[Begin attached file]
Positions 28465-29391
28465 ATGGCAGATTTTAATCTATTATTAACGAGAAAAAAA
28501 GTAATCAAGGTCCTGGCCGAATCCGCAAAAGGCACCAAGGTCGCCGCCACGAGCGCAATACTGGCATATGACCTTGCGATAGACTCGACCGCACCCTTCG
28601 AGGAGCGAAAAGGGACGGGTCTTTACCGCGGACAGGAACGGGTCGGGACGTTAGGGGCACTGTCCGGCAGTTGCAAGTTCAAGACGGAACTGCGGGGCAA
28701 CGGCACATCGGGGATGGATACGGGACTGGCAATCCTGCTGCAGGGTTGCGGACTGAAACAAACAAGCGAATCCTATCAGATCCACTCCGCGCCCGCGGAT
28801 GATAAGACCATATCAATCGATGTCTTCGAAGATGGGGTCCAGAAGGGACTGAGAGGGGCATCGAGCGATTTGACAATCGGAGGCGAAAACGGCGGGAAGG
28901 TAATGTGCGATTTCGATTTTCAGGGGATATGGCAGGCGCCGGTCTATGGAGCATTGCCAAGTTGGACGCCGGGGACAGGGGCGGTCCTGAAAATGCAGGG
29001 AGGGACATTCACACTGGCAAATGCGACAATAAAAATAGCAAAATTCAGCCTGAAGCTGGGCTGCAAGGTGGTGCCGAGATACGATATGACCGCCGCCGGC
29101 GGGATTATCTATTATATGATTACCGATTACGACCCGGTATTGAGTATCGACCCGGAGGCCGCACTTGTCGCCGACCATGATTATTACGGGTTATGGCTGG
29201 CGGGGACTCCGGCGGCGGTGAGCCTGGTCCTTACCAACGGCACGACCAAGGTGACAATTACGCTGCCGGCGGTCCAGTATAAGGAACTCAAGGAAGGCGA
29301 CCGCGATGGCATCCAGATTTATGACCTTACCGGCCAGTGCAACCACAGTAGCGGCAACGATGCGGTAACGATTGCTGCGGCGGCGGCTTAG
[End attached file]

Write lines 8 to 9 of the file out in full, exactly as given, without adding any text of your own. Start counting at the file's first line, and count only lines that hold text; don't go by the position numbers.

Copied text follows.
29001 AGGGACATTCACACTGGCAAATGCGACAATAAAAATAGCAAAATTCAGCCTGAAGCTGGGCTGCAAGGTGGTGCCGAGATACGATATGACCGCCGCCGGC
29101 GGGATTATCTATTATATGATTACCGATTACGACCCGGTATTGAGTATCGACCCGGAGGCCGCACTTGTCGCCGACCATGATTATTACGGGTTATGGCTGG